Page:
Let’s Talk About Seattle Traffic

Traffic.  It’s ubiquitous.  And it matters to everyone.  The I-5 bridge collapse was hard on traffic – and especially for the people who live on the Skagit River in and around Mount Vernon.  And yesterday’s Fed Ex truck on fire at Seneca Street on I-5 — that was miserable for folks trying to get into our out of Seattle (or just get past downtown).  Heard of the Mercer Mess?  Yeah, it’s a mess — and will be for years.  Of course, people have to have somewhere to live, and most of  ’em can’t live downtown — yet.  So, until those nearly 8,000 new apartments are built and leased, transportation will remain a necessity, but all those solo car drivers add a lot of traffic to already congested city streets, and you know who it irritates the most?  All  you drivers!

That’s one of the BEST things about living downtown — and not driving:  all that traffic can just sit there, and we can walk on by.

Now, I know, living in the Pacific Northwest that’s sometimes not all that convenient.  The weather around here — but for a few summer months — isn’t always conducive to a long walk, but hey, we have fleece!  We are the home of REI!  We’re not all melty, whiny, umbrella-carrying weather wimps, right?!

So we take to the streets and we walk.  If the weather is really bad, we can take the bus.  If that’s not feasible for some reason and we’re lucky enough to be in the downtown core, we can take a cab, or (my personal favorite) we can pick up a Car2Go.  I LOVE Car2Go (but that’s another post).  Still, mostly, I walk, and what do I see?  Angry drivers.  Man, are they mad!  I would not want to be on the road with most of them, but you know, that’s the point of this post.  I AM on the road with them!  Only I’m frequently NOT in a car.  I’m unprotected — in a cross-walk — walking with a “walk” sign, and every day when I make it home safely, I feel lucky and grateful.

Think I’m being dramatic?  Maybe.  The 2011 City of Seattle Traffic Report (released in late 2012) shows a decline in the number of pedestrian accidents (per 100,000 residents), but I’d love to see the number of near-misses!

For example, yesterday, I was walking down from Capitol Hill (grocery shopping) and was crossing at Pike & Boren (in a crosswalk) — with the walk sign — against cars in a left turn lane (trying to funnel onto the ALWAYS backed up Olive Way entrance to I-5 Southbound).  Anyway, as I said, walking with a “walk” sign, in a cross-walk, with two large bags of groceries in a slight rain shower.  But a woman in a black Toyota Camry (safety conscious?) was determined to get through that left turn light (obviously, after it had turned red) and nearly mowed me down in the middle of the crosswalk.  She then proceeded to curse me out quite vociferously for being in her way!  Needless to say, I politely reminded her to have a “nice day.”  Not really, I mostly just scurried out of her way as she went tearing through the intersection and missed me in the crosswalk by about 18 inches.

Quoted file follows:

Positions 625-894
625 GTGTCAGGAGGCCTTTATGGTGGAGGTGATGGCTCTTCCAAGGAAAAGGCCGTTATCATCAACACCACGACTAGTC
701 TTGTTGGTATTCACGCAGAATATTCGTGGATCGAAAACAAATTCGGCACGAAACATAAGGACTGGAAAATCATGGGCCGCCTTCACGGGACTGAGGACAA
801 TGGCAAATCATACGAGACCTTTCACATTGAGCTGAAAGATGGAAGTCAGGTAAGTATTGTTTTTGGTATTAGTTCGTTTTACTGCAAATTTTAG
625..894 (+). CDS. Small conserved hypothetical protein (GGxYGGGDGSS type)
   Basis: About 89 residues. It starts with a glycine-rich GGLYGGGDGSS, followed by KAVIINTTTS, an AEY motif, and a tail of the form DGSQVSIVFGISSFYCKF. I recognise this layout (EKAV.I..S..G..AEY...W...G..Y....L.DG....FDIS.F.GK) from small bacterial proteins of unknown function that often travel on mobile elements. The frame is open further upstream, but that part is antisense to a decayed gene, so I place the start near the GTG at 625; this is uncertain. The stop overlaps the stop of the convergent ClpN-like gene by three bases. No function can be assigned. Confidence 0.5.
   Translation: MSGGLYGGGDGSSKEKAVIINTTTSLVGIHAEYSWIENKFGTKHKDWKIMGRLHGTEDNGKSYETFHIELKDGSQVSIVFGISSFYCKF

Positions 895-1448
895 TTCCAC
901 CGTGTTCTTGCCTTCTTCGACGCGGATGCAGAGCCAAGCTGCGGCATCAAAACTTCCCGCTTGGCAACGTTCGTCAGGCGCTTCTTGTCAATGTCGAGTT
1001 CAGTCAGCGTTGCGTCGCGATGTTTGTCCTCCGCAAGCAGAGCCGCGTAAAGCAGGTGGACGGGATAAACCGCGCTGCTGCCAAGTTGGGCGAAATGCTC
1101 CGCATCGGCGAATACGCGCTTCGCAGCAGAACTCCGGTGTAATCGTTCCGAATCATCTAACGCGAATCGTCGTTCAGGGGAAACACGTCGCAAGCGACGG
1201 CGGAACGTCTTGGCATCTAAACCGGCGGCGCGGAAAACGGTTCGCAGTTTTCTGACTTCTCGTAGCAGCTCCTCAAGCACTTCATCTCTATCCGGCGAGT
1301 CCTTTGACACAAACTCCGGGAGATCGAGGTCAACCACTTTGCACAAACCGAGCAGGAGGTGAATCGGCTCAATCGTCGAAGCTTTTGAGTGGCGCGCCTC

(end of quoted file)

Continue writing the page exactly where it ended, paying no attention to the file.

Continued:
Not that I’m whining.  I almost never whine.  But I would say this to the angry drivers:  someone or something is going to get hurt.  You’re going to hit someone — or something — or take out your spouse’s forsythia bush, or your kid’s bike or maybe the neighbor’s fence.  Worse yet,  you could hit a bicyclist (that happens A LOT) or a pedestrian.  Or you’re going to have a heart attack or a stroke.  Seriously.  Unless it is literally a life-and-death situation (are you a surgeon or a fireman?), the life you save could be your own.

I always figure I’m not in THAT much of a hurry that I’d shave time off my life.  Maybe we should all think more about the fact that we could be shaving time off of others’ lives, or their lives with us.

I know it’s frustrating.  And our lives are busy busy busy.  But we all need to remember to put things into perspective — and don’t be THAT driver.

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